And as for the DVD release, this is what makes “Geek Charming” much more enticing and its the fact that Walt Disney Studios Home Entertainment included not one, not two but ten episodes of  Disney Channel’s “Shake It Up”.

I’ve been reviewing Disney video releases for a long time and you never get a DVD release which includes more than 2 bonus episodes, and the fact that you get ten episodes from season 1 and 2 of “Shake It Up”, definitely makes this DVD release even more enticing.

Granted, it would have been nice to have special features of some kind with the talent of the show but Disney made up for it by including these bonus episodes.

As for “Shake It Up”, it’s actually an interesting TV series.  Whereas “Hannah Montana” focused on a teenage pop star living two lives and hanging out with her best friend, “Shake It Up” features two dancers who dream of making it big!  And when both are cast for the local teenage dance show, we see the crazy antics that happen on and off camera. And similar to “Hannah Montana” which had Miley’s brother and Rico often being the clowns of the series with their crazy antics, “Shake It Up” has Ty Blue and Deuce who often get into trouble at the local pizza shop where they work at.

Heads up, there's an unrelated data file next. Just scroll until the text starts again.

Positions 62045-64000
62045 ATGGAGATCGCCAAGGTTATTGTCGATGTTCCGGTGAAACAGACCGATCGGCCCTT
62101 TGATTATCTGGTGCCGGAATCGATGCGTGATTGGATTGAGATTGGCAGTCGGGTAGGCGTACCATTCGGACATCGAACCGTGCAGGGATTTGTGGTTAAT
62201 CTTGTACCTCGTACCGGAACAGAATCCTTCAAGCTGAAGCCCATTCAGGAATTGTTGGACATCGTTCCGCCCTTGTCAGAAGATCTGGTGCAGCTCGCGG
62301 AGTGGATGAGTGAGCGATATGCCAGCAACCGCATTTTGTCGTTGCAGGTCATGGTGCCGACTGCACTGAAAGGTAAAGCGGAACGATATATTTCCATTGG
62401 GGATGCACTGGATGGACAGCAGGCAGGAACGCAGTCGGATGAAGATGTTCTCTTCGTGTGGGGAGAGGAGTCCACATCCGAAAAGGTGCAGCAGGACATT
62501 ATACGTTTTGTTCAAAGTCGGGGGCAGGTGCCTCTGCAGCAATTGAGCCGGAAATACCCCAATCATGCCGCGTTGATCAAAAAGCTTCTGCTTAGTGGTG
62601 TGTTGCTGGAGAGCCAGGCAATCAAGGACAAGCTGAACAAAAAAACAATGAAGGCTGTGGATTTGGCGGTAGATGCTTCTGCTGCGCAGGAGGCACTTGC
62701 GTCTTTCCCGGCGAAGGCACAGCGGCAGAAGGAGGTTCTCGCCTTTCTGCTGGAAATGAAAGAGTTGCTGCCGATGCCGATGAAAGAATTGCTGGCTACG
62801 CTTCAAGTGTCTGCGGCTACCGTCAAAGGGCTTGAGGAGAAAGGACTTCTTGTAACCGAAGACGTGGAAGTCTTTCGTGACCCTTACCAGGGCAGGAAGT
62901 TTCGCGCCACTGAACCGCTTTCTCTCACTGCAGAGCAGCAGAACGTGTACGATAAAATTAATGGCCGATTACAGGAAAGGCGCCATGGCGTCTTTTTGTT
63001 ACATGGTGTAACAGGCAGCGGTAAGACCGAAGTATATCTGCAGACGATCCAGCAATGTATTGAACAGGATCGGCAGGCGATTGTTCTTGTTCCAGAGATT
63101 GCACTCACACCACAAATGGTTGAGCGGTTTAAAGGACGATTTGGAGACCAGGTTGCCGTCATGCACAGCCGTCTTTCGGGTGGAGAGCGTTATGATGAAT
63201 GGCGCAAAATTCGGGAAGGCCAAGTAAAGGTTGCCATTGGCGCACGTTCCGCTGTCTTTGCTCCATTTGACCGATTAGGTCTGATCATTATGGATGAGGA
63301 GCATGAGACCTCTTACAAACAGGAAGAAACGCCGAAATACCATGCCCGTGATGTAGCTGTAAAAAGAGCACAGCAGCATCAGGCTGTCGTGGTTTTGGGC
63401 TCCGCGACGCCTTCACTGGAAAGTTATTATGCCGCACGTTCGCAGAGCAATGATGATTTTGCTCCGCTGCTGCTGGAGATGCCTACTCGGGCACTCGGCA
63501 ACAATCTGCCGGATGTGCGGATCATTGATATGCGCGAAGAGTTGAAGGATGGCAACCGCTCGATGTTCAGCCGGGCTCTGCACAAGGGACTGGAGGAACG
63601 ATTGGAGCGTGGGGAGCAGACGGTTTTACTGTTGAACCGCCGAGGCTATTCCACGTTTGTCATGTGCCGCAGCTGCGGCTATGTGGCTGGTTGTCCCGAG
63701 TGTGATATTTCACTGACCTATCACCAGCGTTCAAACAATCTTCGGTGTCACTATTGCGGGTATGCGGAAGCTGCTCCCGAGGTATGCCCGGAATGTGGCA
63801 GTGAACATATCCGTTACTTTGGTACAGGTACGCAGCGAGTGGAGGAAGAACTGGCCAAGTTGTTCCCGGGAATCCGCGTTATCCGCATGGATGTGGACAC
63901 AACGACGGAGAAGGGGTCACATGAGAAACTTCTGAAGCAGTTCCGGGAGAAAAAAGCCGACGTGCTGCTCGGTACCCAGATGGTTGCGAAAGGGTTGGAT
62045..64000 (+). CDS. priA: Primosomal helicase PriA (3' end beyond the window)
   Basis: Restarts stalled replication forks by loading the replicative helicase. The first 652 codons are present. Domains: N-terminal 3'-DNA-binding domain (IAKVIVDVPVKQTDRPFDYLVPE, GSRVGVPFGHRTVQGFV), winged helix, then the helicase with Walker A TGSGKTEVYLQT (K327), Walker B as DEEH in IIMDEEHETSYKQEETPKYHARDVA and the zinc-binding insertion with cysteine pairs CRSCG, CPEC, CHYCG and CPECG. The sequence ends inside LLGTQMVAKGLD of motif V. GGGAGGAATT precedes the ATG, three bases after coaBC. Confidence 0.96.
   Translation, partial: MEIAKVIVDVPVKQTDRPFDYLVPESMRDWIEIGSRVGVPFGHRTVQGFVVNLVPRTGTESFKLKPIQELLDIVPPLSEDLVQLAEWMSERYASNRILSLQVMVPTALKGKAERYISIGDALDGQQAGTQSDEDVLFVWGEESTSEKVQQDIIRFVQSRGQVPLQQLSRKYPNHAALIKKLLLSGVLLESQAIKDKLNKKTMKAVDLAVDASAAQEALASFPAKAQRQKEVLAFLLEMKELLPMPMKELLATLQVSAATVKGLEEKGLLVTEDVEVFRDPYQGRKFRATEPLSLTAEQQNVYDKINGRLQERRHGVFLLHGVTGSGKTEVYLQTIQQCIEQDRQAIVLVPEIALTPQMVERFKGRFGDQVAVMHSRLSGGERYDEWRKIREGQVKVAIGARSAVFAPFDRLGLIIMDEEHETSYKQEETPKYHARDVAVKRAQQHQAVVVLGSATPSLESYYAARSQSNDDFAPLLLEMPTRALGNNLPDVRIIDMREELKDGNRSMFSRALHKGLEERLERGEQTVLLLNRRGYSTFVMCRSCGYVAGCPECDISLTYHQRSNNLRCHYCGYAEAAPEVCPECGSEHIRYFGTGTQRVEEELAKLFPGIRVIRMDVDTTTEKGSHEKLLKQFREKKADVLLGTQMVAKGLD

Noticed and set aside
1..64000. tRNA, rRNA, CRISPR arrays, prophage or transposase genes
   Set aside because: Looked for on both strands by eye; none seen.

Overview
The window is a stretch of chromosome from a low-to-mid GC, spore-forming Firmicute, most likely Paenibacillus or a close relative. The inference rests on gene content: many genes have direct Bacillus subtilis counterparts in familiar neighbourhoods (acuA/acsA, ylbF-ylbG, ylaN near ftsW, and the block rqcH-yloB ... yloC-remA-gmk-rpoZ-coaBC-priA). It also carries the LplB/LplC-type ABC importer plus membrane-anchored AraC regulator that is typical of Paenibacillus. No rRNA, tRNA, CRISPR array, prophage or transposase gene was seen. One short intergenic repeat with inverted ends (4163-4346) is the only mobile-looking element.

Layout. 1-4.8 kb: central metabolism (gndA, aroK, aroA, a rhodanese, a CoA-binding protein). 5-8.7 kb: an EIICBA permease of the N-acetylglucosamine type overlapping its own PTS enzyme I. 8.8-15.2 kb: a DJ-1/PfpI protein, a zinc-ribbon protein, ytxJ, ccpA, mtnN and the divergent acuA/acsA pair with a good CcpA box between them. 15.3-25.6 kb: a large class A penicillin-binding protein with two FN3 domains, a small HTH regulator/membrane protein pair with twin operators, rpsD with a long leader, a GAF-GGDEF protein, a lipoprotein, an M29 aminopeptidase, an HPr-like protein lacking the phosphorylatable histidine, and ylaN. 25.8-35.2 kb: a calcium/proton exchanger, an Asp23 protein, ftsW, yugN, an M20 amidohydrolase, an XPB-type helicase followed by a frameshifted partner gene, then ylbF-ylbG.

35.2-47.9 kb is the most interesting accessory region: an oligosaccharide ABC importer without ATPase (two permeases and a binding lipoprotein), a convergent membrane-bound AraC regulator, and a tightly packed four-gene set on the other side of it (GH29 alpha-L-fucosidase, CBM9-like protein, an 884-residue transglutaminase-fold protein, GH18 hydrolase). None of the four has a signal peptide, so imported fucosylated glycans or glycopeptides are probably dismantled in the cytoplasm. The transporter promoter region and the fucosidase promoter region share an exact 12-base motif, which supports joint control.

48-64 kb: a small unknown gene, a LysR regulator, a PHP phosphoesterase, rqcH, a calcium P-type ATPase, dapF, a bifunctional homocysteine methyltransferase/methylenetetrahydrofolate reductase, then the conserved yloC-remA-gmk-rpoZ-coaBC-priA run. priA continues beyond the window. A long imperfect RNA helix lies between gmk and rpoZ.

The episodes are fun, but also a bit farfetched as one episode features Cece and Rocky being strapped to an airplane while performing dance moves.    But at the same time, these episodes are full of humor and dancing that children will definitely enjoy this series.

Overall, it’s one thing to review “Geek Charming” and enjoying the film (as I do feel it is a good Disney Channel Original Movie) but when you add ten episodes of “Shake It Up” as extras, which is unheard of when it comes to Disney releases, all I can say is that “Geek Charming” fans are getting their money’s worth. Because this is a pretty solid DVD release.

Double the fun!  Disney’s “Geek Charming” + “Shake It Up” is a fun and exciting combination and a Disney DVD release worth recommending!

Beauty and the Beast: The Enchanted Christmas (a J!-ENT Children’s Blu-ray Disc Review)

November 17, 2011 by · Leave a Comment 

An enjoyable holiday family film featuring the characters of the hit animated film “Beauty and the Beast”!  “Beauty and the Beast: The Enchanted Christmas”  is the midquel to the first film as Mrs. Potts reminds everyone of how Christmas was brought back to the castle.

Images courtesy of © 2011 Disney. All Rights Reserved.

TITLE: Beauty and the Beast: The Enchanted Christmas


DURATION: 71 Minutes

BLU-RAY DISC INFORMATION: 1080p High Definition (1:78:1), English 5.1 DTS-HD MA, French and Spanish 5.1 Dolby Digital, Subtitles: English, English SDH, French and Spanish

COMPANY: Walt Disney Pictures Home Entertainment


Release Date: November 29, 2011

Directed by Andrew Knight

Written by Flip Kobler, Cindy Marcus, Bill Motz and Bob Roth